“When it comes to disability, most of us had no examples to follow. There wasn’t anything in our cultural background to tell us how to react,
how to deal with things that happened. Others had passed this way before, but they had left no footprints in the sand, nothing for us to follow.
This is why the arts are potentially so important within disability culture. They can give disabled people a sense of their own identity,
an understanding of something larger, something that has existed through history.
So I see it as a major responsibility for us to leave something behind, so that those who come after will know they are not alone”

Alian Sutherland, Nat. Disability Arts Forum. Feb99.

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Social Justice & Change

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Equality & Human Rights

Goodbye & Thanks Disabilty Rights Commision & Hello The Equality & Human Rights Commission.

I read this interview in my NDAF newsletter (see rockinmended) with Sir Bert Massie and felt it important o share as I think it’s an important part of our history & story.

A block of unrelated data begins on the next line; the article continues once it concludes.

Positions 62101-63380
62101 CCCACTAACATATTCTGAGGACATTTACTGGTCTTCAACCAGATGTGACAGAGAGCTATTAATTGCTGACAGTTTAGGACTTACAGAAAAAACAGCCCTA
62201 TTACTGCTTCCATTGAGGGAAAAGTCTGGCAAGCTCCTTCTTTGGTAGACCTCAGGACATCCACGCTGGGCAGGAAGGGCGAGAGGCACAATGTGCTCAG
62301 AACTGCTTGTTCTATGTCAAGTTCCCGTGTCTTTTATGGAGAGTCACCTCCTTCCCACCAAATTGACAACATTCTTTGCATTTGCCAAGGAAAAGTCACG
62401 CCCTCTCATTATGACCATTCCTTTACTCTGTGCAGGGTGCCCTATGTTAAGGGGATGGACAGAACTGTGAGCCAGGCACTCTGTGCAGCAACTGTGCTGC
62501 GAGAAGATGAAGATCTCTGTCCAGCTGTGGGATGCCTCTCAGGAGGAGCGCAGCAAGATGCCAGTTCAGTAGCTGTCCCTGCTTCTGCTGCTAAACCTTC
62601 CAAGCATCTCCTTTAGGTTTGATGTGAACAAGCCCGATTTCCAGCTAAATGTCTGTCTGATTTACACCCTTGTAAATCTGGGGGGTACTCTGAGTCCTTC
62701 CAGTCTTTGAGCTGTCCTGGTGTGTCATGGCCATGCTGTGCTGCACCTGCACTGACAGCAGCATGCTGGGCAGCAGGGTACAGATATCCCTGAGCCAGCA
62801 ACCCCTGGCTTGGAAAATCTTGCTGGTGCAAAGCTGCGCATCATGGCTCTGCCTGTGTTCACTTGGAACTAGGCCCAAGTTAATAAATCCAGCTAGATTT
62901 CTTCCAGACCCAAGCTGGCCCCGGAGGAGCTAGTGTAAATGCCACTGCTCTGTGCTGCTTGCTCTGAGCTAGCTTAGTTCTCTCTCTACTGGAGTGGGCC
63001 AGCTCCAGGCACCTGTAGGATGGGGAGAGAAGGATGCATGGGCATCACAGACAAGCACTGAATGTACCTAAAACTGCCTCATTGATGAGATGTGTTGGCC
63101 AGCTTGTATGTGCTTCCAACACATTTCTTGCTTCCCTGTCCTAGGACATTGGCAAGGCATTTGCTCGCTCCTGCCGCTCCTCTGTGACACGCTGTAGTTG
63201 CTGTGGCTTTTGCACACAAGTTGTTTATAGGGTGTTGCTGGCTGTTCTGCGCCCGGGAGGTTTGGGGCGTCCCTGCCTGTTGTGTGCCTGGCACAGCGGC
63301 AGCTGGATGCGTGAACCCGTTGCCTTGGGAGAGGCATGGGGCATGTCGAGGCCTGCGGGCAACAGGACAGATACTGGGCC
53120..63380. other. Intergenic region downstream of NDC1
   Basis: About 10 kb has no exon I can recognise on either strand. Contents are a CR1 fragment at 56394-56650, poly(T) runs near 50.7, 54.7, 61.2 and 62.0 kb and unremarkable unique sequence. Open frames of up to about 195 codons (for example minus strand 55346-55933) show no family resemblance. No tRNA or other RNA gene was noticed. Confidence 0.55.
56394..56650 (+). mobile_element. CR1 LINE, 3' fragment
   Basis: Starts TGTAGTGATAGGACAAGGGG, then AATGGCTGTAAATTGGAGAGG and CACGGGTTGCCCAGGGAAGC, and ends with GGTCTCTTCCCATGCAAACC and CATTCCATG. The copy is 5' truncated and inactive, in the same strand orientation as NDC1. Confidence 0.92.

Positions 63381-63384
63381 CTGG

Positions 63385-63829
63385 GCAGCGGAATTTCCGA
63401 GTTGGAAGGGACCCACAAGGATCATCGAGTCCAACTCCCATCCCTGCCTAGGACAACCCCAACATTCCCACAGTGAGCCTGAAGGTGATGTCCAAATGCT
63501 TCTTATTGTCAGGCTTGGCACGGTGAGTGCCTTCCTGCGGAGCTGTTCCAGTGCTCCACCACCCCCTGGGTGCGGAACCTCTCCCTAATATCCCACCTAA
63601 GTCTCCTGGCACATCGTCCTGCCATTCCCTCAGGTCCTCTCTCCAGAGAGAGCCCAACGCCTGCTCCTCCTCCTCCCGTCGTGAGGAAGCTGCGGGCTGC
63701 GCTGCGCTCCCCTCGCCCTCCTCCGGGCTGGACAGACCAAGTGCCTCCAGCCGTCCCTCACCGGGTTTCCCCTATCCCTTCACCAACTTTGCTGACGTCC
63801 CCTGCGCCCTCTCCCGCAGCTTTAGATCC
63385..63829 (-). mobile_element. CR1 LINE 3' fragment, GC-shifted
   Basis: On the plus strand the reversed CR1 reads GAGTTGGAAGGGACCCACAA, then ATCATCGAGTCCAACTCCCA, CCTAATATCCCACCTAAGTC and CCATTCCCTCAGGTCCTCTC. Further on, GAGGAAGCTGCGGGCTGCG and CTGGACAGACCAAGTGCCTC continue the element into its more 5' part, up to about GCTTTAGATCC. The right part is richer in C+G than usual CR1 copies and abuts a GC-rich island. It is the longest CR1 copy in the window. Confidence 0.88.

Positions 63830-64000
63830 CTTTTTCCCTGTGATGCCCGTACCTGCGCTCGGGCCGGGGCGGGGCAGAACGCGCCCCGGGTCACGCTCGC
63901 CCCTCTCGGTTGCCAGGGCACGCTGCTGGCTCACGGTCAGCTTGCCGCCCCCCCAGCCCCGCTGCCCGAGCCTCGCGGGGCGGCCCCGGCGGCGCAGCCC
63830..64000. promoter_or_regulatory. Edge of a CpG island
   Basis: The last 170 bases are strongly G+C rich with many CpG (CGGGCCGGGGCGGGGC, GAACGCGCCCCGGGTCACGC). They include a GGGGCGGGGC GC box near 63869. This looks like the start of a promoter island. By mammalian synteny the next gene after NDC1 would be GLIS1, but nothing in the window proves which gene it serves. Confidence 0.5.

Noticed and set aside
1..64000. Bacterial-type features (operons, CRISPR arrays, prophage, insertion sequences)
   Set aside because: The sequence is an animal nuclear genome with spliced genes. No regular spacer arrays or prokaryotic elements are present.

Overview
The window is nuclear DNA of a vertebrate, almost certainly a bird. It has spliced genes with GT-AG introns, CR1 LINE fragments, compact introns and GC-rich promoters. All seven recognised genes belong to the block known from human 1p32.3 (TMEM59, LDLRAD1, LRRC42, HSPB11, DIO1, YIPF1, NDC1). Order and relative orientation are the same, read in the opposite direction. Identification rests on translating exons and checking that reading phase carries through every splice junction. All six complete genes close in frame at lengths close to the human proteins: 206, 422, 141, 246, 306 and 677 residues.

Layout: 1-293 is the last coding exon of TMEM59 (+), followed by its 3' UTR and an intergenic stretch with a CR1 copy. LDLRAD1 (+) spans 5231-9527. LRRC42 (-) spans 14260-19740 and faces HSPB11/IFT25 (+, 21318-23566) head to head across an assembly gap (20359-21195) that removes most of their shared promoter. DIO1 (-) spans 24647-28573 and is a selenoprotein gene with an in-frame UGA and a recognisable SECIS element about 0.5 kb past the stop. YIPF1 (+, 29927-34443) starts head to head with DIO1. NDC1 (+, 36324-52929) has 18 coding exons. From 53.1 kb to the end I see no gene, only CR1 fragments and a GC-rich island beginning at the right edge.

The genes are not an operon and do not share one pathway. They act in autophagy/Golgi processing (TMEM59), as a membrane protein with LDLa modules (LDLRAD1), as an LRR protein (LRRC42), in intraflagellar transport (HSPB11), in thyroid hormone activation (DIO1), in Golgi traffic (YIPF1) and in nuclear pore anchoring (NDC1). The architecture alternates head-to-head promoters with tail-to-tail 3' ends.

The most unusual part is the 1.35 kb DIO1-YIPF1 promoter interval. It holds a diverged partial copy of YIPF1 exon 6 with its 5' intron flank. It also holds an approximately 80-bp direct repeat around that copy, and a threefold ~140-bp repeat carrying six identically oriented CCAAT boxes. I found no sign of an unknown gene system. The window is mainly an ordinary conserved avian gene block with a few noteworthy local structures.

"When we set up the DRC seven and a half years ago, expectations were high. In our short life we have, I believe, been ground-breaking and lived up to those early high expectations.

Within two years of opening, we had built a strong case and consulted on proposals for strengthening the Disability Discrimination Act (DDA). The fruit of this was the DDA 2005. We have taken landmark cases to the higher courts, which clarified and improved the law through precedent-setting judgements. The law now has teeth and we have used it to help many individuals. But we have also increasingly looked to supplement individual litigation and conciliation with rooting out systemic discrimination.

We have done this through our formal investigations: into website inaccessibility, the fact that people with learning disabilities and mental health problems become ill and die younger than others, and the unnecessary and intrusive regulation of the health or fitness of teachers, social workers and nurses. We campaigned for, won and promoted the disability equality duty, as a crucial new tool to transform public policy and public services.